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Dear fellow pray-er,
Prayer Diary for the period Thursday 23rd November 2023 – Wednesday 10th January 2024.
Arthur Campbell Ainger wrote that lovely hymn “God is working his purpose out as year succeeds to year” the last two lines of each verse ending “when the earth shall be filled with the glory of God as the waters cover the sea.” Lines which are based on our first Old Testament reading for this tranche of readings, Isaiah 11:9. Interestingly I noticed that Habakkuk 2:14 has exactly the same lines. (Something I had never noticed before.) Perhaps the Holy Spirit is wanting us more and more to hang onto those words in these greatly troubled times?
As we go on through Isaiah, I would also draw your attention to verse 7 of chapter 25: “On this mountain he will destroy the shroud that enfolds all peoples, the sheet that covers all nations” described by one commentator as “the veil or covering of darkness and ignorance, with which the nations are covered.” Can we but not glimpse aspects of the shroud that covers our nation and its institutions that so hold us back from His purposes? What, also, will the Lord show us about our own particular shrouds? The Psalm set for Friday 1st December is Psalm 139. Perhaps as we approach Christmas this would be a good time to contemplate the last two verses of that Psalm? “23 Search me, O God, and know my heart; test me and know my anxious thoughts. 24 See if there is any offensive way in me, and lead me in the way everlasting.”
As we continue with Isaiah we can take comfort when we reach chapter 35 and particularly the last verse “They will enter Zion with singing; everlasting joy will crown their heads.” A song based on these words can be found at https://www.youtube.com/watch?v=Pp7HZ1My3II – (a bit boppy for some, but still sung scripture.) We end our time with Isaiah with the account of King Hezekiah’s illness and miraculous recovery. He was the 13th King of Judah since David.
Next the Book of Zephaniah. He was King Hezekiah’s great-great grandson. He grew up during the reign of Manasseh and his son Amon. King Manasseh had gone off the rails but after captivity in Babylon he had returned to the Lord and was brought back to Jerusalem and his kingdom. His son Amon, however, did not follow the Lord and was assassinated, which is when his son Josiah became king at the age of 8. (See also 2 Chronicles 33) With Zephaniah’s royal pedigree I imagine that he would have had access to the royal court and brought his Godly influence to bear on young Josiah. His prophecies covered the period 630-621BC and he lived in Jerusalem. In all of this book I do find encouragement in the words of chapter 3:17 “The Lord your God is with you, he is mighty to save. He will take great delight in you, he will quiet you with his love, he will rejoice over you with singing.” Now we move on to a tale of a man who preferred a Mediterranean cruise to that of following the instructions of God. (Now that rings a bell! Still in this day and age we prefer the ways and pull of the world instead of following His way.) Whilst we don’t read the whole book, the prayer from the belly of the fish is well worth reflecting on as it does describe our experiences when we are brought low by circumstances or situations where there is nowhere to go other than to the Lord. Whilst Jonah was called to prophesy to a gentile nation the Book of Ruth narrates the story of a Moabitess.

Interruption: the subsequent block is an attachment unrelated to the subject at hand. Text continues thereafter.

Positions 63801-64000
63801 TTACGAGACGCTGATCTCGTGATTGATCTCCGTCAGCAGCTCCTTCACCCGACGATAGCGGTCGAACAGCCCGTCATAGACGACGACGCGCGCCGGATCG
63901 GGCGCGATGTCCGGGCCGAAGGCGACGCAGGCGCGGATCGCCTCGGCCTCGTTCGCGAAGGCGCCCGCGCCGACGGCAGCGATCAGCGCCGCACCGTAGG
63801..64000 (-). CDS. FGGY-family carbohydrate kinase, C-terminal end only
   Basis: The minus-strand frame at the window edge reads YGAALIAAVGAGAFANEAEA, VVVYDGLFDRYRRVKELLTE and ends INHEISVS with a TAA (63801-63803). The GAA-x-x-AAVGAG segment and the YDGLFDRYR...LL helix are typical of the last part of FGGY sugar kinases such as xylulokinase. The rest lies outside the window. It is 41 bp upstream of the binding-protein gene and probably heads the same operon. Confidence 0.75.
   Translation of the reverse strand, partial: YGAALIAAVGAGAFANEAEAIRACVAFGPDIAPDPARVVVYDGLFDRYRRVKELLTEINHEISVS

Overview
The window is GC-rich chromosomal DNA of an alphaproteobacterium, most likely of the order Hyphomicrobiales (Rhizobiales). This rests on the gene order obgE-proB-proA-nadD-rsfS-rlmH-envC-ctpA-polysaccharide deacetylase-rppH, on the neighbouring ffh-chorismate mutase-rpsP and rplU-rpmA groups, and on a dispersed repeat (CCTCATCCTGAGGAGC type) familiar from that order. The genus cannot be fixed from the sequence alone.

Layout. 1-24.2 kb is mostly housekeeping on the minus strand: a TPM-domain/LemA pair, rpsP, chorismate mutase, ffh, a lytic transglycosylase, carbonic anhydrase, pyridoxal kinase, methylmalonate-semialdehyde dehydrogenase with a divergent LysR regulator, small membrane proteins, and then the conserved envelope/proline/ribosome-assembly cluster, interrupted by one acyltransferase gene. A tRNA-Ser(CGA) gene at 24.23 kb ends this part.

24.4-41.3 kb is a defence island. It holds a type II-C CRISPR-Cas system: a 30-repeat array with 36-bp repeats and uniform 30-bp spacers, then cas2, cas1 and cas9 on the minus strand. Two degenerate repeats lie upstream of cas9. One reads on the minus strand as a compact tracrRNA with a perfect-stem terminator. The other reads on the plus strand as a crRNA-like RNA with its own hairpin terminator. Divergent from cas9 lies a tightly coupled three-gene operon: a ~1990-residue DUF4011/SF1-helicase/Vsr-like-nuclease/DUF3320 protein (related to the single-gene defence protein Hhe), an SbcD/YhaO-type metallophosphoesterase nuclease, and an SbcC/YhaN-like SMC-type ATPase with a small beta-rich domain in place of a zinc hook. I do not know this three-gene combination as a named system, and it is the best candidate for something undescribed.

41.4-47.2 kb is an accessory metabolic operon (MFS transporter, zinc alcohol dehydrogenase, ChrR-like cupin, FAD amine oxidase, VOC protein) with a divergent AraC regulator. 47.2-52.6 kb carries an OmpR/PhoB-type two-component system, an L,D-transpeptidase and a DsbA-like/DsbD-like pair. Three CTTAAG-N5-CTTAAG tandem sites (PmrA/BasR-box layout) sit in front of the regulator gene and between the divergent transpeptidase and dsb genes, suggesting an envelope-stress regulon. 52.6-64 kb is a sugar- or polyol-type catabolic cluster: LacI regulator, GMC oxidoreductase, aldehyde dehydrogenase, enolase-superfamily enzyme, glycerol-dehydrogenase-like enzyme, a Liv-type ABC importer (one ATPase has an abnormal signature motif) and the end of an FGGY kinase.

Ruth was born and raised in paganism and yet is called to be part of the chosen race and is listed in Matthew’s Gospel as an ancestor of Jesus. If any book in the Bible demonstrates God's matchless grace and illustrates the divine plan of redemption, it is the book of Ruth.
Our final Book is Genesis, which, for me, reminds me that before all that I can see, hear or feel around me there was just a spiritual world into which God called the physical world we know. The spiritual world still exists and that is where the real battle lies!
The New Testament readings continue where we left off last time in Matthew – thinking about the cost of following Jesus. Something that many are aware of in today’s world – standing firm with the words of the Bible as their guide irrespective of what the world may say or arrogantly assert. The parable of the weeds reminds us to beware of those in sheep’s clothing who would seek to pervert The Makers Handbook and lead us astray! We are also reminded of the need to forgive and to keep on forgiving – and Christmas is a time of high tensions and often a good time to keep practising the art of loving forgiveness! Paul’s Epistle to the Colossians is next. The church at Colossae was under attack from false teachers who were denigrating the deity of Jesus; they were teaching that He was not actually God. Though Paul had never been to the church itself, he addressed these issues head-on from prison in Rome. The nature of Jesus Christ as Creator and Redeemer was non-negotiable, so Paul wrote to them that he might bring his wisdom to bear on this difficult and trying situation. It was critical to him that this church know God in His greatness and glory, rather than in the deficient view given them by false teachers. You may care to underline in your Bible verse 4:2 “Devote yourselves to prayer, being watchful and thankful.”
We end this period with Chapters 20 and 21 of Matthew. The parable of the two sons reminds me of how I wish I could always be consistent and be the son who says yes……….and does go!
And now dear friend, we wish you and all those you love, the Lord’s peace, joy, and the sense of His presence with you this Christmas season and in the year ahead.
With our love, Peter & Sylvia
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